Fighting for marriage equality on Valentines Day might mean jack-squat to you. But for me, it’s all about love. And that’s the most important gift I can give to myself and future generations of gays and lesbians.


  1. Sweetie I may not be gay but I"ve alway's believed with my whole heart & being that all people were created equal no matter sexual preferance, color or religon my daughters & I stand behind you 100 %

  2. Thanks Denise!

    Like I mentioned, I truly believe I will witness a change within my life time. I mean, when I graduated HS back in 1983, never in my wildest dreams did I think gays could marry. But now, the possibilities are endless, as not only are we allowed to marry in some states, but are able to adopt, have children vetro, and *GASP* become grandparents (which is freaking alot of the older gay men out.)

    It's thrilling to see it all unfold, and yet at the same time, I feel so impatient. Go fig.

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  4. I believe michigan has provision for same sex partners to have equal visitation rights at hospitals. A small step. one which Texas will never have

  5. Marsha - that is right - something that JUST happened recently - within the last couple months. AND it was achieved after a NASTY court battle, born of tragedy, concerning a lesbian couple - together 23 years, who raised four children together (all born by one of the women.)

    - then one day, there was a car accident, a drunk driver I believe. As the one woman lay in a coma for two weeks, her partner and her children were REFUSED admitance to the room.

    They weren't allowed see her - to hold her hand, to sit with her and say their good byes...


    23 YEARS these ladies were together.

    Now tell me their rights weren't violated.

    Just because they weren't married by the government standards - standards that the government needs to change in order to stop treating GLBTs as second class citizens...

    If this had been a heterosexual couple (married or common law recognized) - there would have been no problem.

    I can't see how ANYONE or ANY organization could do that -- but it happens all the time (and worse) to the GLBT community.

    We need our equality. We need our rights. We need to protect the ones we love.

  6. This just in: The Indiana House on Tuesday evening voted 70-26 to pass a state constitutional amendment banning same-sex marriage in the Hoosier State.

    Rep. Eric Turner, a Republican and author of the amendment, was quoted as saying passing the measure was necessary to maintain the current definition of family.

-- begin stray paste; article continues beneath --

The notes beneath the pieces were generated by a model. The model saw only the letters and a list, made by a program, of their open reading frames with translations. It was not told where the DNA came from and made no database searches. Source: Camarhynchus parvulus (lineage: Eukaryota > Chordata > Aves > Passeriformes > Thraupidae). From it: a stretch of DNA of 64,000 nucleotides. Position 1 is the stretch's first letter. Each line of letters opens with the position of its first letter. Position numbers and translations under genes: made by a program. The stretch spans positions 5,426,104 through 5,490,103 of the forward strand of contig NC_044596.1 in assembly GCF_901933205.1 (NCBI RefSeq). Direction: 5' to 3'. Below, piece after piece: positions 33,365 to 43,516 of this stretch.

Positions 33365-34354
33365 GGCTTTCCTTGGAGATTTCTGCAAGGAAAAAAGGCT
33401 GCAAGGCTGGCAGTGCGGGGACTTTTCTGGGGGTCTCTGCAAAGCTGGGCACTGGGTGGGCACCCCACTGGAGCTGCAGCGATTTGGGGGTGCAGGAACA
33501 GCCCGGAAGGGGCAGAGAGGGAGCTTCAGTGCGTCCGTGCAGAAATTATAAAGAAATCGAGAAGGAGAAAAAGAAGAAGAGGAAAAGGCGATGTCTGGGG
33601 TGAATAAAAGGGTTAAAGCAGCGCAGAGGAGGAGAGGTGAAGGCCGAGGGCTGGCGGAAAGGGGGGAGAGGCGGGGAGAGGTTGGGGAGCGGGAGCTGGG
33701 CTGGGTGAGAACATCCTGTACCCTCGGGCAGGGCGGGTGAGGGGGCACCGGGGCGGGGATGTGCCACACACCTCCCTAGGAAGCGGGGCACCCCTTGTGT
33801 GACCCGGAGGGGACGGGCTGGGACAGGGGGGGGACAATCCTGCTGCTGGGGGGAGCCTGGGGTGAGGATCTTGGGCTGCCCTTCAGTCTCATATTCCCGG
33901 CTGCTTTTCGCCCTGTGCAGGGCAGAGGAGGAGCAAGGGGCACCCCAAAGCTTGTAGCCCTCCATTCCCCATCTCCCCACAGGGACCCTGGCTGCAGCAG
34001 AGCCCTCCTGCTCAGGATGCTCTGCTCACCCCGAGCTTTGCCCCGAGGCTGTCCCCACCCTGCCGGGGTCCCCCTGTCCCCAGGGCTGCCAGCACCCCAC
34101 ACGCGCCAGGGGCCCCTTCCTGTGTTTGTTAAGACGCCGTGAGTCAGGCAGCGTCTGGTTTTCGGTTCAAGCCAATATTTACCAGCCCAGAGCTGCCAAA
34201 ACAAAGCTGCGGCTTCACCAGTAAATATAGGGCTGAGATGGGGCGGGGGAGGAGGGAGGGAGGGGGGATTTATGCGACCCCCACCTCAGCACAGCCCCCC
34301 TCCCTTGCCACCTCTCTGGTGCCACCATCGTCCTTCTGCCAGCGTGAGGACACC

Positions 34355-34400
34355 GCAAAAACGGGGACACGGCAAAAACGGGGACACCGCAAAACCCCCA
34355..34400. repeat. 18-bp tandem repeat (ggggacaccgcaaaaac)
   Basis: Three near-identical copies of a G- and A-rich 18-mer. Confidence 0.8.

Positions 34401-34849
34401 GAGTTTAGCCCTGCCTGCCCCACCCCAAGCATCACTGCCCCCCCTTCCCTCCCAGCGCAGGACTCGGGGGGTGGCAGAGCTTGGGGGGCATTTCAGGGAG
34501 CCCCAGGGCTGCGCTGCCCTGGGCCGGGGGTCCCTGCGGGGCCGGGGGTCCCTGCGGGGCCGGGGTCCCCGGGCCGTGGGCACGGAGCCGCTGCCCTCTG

“The basic unit of society is the family, and the cornerstone of the family is marriage,” Turner was quoted as saying. ”Marriage is, and should be, the union of one man and one woman.”

    ----> Okay, people. Is it just me, or shouldn't the government be in support of ALL families? What about single parent families? What about gay and lesbian families? If they are not families, what are they? <------

    Statute currently prohibits same-sex marriage in Indiana. Passage of the constitutional amendment would prevent courts from overturning the ban or the Legislature from legalizing same-sex marriage in the future.

    The Senate, also controlled by the GOP, is expected to approve the amendment. After both chambers pass the proposal, it would have to pass again in 2013 or 2014 in order to get on the ballot in 2014.

  7. I tend to be a fiscal conservative, but a liberal when it comes to social issues, and that makes me a rare bird indeed.

    But I think marriage is a sacred word, not set aside for one group of people to the exclusion of others, unless they be uncommitted. I think it's a word that was meant to signify a committed relationship, two people wanting the recognition, declaring themselves to the world. That, in my view, takes care of the breakdown of the "family" issue. I've never understood how it is a bad thing to have partners willing to share their lives and be committed to a relationship that hopefully lasts a lifetime.

    George, it has been changing, albeit, not as fast as we would want it. But it is changing, and will change. I look forward to the day when we can focus on the relationship, and not the societal values that are none of anyone else's business.

    Great, provocative post, as usual, buddy. :)

  8. Well said. I love my GLBT friends and family members and I seriously do not understand any "reasons" why you guys should not have the same rights. What is this, the dark ages? A single woman can support herself and her children, but two men can't have a happy marriage?? Nope, I'll never understand it. I stand behind equal rights 100 percent.

  9. Denise said it so eloquently - we're all created equal and I, too, stand behind abolishing all sexual discriminations. To do anything less seems inhumane and arrogant on the part of any governing body.